Federal, State, and Local Governments: Do Any of Them Promote Growth?
Matthew John Higgins
Georgia Institute of Technology - Scheller College of Business; National Bureau of Economic Research (NBER)
Andrew T. Young
West Virginia University - College of Business and Economics
Bar-Ilan University - Department of Economics; Emory University - Department of Economics; Rimini Center for Economic Analysis
September 5, 2007
We use US county level data (3,058 observations) from 1970 to 1998 to explore the relationship between economic growth and the extent of government employment at three levels: federal, state and local. We find that increases in federal, state and local government employments are all negatively associated with economic growth. We find no evidence that government is more efficient at more decentralized levels - and thus reject Oates' (1972) "decentralization theorem." Furthermore, while we cannot separate out the productive and redistributive services of government, we document that the county-level income distribution became slightly wider from 1970 to 1998. For those who justify government activities in terms of equity concerns - perhaps even trading off economic growth for equity - the burden falls on them to show that the income distribution would have widened significantly more in the absence of government activities. We conclude that a release of government-employed labor inputs to the private sector would be growth-enhancing.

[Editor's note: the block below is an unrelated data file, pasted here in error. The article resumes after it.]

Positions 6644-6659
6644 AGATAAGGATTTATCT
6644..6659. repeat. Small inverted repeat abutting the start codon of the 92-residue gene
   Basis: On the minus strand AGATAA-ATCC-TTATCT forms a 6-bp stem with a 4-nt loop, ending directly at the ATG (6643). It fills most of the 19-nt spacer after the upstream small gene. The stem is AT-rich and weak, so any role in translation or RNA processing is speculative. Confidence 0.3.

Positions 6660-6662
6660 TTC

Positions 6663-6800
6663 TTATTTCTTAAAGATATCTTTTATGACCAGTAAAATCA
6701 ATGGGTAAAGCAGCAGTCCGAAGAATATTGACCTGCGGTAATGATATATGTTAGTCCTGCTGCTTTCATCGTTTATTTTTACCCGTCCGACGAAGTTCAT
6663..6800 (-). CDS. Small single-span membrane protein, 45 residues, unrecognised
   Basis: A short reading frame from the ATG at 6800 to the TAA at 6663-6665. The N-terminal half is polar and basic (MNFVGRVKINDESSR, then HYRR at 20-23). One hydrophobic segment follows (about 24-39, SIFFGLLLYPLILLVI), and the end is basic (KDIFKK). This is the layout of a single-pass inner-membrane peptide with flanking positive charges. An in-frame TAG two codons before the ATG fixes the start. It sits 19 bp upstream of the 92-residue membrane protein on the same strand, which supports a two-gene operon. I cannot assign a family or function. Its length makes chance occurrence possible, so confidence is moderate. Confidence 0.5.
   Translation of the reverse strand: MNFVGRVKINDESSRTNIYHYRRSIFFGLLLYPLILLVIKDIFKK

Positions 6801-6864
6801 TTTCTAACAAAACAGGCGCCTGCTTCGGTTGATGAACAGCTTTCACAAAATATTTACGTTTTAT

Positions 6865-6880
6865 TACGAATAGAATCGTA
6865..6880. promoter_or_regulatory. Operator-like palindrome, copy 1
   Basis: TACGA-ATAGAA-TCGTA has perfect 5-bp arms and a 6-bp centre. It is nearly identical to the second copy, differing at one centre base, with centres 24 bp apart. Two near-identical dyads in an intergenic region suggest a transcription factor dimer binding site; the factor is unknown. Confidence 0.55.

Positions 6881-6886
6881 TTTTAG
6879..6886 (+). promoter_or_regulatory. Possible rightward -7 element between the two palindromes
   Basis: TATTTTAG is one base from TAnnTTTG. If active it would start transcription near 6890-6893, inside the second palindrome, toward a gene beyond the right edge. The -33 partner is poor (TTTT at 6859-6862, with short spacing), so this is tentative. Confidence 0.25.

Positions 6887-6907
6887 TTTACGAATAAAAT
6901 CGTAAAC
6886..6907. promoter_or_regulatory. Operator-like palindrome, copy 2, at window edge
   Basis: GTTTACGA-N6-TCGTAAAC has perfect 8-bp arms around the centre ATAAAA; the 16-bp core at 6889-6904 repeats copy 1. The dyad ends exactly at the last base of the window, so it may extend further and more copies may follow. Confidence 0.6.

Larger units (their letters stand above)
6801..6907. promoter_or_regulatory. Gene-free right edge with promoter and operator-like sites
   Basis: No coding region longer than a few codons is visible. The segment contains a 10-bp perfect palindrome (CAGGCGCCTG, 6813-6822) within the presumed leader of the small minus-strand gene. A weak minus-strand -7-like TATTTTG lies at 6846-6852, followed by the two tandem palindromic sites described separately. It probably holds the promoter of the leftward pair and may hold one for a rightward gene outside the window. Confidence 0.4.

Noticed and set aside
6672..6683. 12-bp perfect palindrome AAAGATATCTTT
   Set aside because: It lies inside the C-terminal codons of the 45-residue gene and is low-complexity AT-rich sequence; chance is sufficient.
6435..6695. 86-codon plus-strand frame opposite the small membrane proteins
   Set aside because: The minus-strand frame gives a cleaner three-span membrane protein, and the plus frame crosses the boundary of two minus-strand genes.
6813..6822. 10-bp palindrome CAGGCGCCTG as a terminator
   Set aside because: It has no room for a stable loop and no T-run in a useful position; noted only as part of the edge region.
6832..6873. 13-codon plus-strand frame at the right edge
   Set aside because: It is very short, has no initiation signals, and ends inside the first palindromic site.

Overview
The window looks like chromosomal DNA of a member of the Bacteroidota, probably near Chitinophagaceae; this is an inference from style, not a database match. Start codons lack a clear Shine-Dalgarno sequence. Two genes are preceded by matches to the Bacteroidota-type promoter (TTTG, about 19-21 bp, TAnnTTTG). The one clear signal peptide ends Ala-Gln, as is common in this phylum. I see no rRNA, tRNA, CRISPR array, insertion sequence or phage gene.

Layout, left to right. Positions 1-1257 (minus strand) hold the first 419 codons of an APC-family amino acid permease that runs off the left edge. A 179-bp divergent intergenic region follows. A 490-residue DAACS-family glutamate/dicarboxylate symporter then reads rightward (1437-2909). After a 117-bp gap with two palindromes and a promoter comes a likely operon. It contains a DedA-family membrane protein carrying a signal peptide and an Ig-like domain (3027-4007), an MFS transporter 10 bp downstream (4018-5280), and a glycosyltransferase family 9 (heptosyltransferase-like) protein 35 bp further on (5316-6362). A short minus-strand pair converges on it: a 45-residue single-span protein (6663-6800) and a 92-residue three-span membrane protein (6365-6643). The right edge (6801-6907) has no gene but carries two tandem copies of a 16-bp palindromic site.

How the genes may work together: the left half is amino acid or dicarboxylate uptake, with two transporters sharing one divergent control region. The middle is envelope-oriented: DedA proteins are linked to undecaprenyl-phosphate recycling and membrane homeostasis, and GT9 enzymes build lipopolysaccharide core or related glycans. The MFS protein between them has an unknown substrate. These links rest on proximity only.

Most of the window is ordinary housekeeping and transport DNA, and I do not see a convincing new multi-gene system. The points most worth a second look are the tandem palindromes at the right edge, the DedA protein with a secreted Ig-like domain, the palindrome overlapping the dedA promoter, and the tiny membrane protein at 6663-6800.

Number of Pages in PDF File: 35
Keywords: Economic Growth, Federal Government, State Government, Local Government, and County-Level Data
JEL Classification: O40, O11, O18, O51, R11, H50, H70working papers series
Date posted: October 11, 2007
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